The Budget Blog

If the income tax goes to zero, how does the state raise money?

In his State of the State address in January, Gov. Sam Brownback announced that Kansas was on a path to a zero income tax. As policymakers debate whether to support the governor’s proposed direction, they should give serious consideration to the question: If state policymakers eliminate the income tax, how will Kansas fund its government? The elimination of a major tax may help produce economic growth or new jobs, but how will that growth translate into adequate funding to pay for key government services?

The chart below shows the current sources of State General Fund (SGF) revenue, which totals $6.2 billion.

State General Fund Expenses, FY2011-2018

Almost half of SGF comes from the individual income tax. If the $2.8 billion received from individual income tax goes to zero, how will that revenue be replaced? Consider four options:

Option 1: Replace with a sales tax. To make up for the loss of income tax revenue, sales tax receipts must more than double. For that to happen, Kansans must buy more than twice the amount they currently purchase, the sales tax rate must more than double, or the sales tax must be applied to many more things, such as professional services, pharmaceuticals and farm machinery. Even if every penny of the $2.8 billion Kansans now remit for the income tax were instead spent to purchase something subject to the Kansas sales tax, that would only raise $176 million in new sales tax receipts.

Option 2: Let property tax cover the bills. Kansas currently collects a 20-mill statewide levy for schools that raises about $560 million. Although the proceeds from this tax do not pass through the state treasury or the SGF but stay with the local school district, another 100 mills statewide on top of the 20 would about cover the loss of the income tax.

Option 3: Use oil and natural gas tax revenues. A number of no-income-tax states — Texas, Wyoming, Alaska — use this option, but it’s not realistic here. Kansas already collects a severance tax on oil and natural gas that raises a bit more than $100 million, but even doubling or tripling the severance tax would not begin to replace the lost income tax revenue.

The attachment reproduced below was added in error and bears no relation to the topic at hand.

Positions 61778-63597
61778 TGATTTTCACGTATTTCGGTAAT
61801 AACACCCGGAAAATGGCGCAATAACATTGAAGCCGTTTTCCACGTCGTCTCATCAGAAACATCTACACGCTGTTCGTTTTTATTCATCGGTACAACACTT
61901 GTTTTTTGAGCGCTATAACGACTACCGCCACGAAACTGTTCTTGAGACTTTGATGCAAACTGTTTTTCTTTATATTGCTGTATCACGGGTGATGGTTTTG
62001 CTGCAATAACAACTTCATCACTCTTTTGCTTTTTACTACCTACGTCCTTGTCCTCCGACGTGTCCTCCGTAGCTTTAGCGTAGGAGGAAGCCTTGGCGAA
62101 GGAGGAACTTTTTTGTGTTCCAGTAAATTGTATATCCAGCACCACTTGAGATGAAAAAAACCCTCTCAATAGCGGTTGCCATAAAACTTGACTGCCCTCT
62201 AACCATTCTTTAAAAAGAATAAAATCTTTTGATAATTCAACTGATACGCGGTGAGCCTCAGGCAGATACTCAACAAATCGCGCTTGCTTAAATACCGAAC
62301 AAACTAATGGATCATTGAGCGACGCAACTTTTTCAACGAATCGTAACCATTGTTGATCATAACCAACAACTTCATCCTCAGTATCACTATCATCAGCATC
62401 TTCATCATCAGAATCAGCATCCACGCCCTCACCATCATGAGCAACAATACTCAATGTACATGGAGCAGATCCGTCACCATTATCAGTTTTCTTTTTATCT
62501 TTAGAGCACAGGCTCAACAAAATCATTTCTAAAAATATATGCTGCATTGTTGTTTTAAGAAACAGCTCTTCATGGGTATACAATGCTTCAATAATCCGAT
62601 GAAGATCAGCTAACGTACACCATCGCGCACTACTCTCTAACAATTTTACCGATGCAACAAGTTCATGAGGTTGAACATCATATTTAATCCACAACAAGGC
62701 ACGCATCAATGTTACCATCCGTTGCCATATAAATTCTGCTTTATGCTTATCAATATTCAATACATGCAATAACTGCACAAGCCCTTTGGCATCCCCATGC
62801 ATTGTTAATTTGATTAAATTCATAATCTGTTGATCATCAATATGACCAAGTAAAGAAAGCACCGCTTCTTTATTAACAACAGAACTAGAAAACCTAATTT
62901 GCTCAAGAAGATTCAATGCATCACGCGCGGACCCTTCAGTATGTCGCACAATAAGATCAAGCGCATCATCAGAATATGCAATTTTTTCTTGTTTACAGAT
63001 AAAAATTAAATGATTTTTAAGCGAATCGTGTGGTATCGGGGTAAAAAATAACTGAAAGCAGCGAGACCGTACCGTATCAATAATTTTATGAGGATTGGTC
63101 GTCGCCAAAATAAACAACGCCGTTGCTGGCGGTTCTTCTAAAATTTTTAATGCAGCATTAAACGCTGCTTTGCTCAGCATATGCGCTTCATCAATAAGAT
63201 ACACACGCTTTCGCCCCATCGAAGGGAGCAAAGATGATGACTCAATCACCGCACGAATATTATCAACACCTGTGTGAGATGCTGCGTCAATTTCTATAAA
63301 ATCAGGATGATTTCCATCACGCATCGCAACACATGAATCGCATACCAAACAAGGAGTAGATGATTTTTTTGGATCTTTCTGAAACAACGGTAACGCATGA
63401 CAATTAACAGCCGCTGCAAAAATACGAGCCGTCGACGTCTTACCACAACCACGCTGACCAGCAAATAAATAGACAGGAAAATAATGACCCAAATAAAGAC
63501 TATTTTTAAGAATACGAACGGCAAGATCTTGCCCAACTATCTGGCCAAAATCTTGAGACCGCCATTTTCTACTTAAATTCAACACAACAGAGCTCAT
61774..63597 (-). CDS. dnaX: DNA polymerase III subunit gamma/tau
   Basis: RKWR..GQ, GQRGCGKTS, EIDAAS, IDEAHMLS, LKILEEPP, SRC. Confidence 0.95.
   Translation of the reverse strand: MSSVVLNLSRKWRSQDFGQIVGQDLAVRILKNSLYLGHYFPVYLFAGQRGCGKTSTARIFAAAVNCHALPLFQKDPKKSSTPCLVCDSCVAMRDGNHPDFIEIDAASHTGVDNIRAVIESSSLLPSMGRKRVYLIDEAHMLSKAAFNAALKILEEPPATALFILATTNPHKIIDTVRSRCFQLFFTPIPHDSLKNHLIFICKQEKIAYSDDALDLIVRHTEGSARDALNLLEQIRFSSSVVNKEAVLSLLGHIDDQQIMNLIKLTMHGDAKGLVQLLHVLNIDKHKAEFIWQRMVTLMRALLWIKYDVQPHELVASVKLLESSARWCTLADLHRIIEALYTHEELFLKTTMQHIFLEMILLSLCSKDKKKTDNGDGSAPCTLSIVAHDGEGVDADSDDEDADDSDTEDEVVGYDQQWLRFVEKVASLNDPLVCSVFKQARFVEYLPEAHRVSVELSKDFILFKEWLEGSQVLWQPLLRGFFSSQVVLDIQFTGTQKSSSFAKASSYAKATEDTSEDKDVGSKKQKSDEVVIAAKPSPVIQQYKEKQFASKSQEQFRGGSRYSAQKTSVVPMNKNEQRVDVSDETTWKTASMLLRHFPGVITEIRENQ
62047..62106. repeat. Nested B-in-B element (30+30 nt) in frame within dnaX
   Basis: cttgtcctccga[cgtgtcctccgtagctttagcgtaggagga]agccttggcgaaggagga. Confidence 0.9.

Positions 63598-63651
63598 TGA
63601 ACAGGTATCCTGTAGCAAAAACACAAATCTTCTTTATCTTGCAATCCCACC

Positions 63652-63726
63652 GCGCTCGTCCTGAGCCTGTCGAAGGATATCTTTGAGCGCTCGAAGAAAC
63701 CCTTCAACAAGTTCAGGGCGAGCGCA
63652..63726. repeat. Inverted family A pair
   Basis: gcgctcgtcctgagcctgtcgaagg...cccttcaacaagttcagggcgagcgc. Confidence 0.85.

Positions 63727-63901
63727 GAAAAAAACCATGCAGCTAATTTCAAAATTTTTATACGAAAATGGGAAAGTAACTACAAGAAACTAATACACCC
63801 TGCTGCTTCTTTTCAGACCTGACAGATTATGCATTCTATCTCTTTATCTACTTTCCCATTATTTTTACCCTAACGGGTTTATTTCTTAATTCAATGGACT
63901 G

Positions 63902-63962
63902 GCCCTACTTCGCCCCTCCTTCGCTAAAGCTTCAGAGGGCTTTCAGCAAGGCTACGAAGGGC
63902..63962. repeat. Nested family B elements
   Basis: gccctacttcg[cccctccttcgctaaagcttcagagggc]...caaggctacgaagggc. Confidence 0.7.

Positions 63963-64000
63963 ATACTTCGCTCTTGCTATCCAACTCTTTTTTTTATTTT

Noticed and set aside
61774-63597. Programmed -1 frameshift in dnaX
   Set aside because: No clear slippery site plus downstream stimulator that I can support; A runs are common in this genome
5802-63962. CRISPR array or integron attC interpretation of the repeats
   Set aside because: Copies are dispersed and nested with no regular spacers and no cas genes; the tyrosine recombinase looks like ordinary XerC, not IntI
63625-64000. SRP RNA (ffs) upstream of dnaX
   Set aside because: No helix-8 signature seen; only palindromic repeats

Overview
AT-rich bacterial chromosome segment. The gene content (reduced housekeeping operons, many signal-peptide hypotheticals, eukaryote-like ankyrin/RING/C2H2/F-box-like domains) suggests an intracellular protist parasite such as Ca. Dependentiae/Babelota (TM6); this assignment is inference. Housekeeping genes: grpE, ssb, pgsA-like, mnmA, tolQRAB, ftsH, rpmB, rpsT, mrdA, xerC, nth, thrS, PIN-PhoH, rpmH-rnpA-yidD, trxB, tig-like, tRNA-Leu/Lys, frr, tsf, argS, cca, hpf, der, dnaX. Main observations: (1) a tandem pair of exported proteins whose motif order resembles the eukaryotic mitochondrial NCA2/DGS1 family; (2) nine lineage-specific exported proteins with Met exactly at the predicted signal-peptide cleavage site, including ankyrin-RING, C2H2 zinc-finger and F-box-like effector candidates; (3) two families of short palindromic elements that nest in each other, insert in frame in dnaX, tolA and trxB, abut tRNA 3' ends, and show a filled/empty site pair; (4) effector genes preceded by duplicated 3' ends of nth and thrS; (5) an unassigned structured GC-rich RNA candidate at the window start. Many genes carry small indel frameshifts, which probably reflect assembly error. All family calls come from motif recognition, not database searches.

Option 4: Do not replace the tax; cut spending instead. Kansas spends more than 89 percent of SGF revenue on education and human services: 50.0 percent on the public school finance formula, 12.3 percent on higher education, 19.5 percent on the state share of Medicaid and 7.3 percent on other human services and state hospitals. A decision to not replace the income tax revenue would dramatically lower education and human service budgets.

The governor and other supporters of a zero income tax have not identified how income tax receipts might be replaced other than to suggest that economic growth will somehow take care of it. Even if growth does occur, some kind of mechanism must be in place to collect income for the SGF. How will it work? What tax will be used to collect revenue? Answers to these questions must be outlined in some detail if policymakers are to make a realistic decision about adopting a zero income tax policy.

—Duane Goossen, KHI's Vice President for Fiscal and Health Policy, served as state budget director for 12 years in the administrations of three governors — Republican Bill Graves and Democrats Kathleen Sebelius and Mark Parkinson. He also served in the Kansas House of Representatives from 1983 to 1997.


TimHjersted (Tim Hjersted)March 24, 2013 at 10:07 p.m.

May I suggest a land tax?

This film explains the benefits of a land tax:

"Georgists argue that a tax on land value is economically efficient, fair, and equitable; and that it can generate sufficient revenue so that other taxes (e.g. taxes on profits, sales or income), which are less fair and efficient, can be reduced or eliminated. A tax on land value has been described by many as a progressive tax, since it would be paid primarily by the wealthy, and would reduce economic inequality."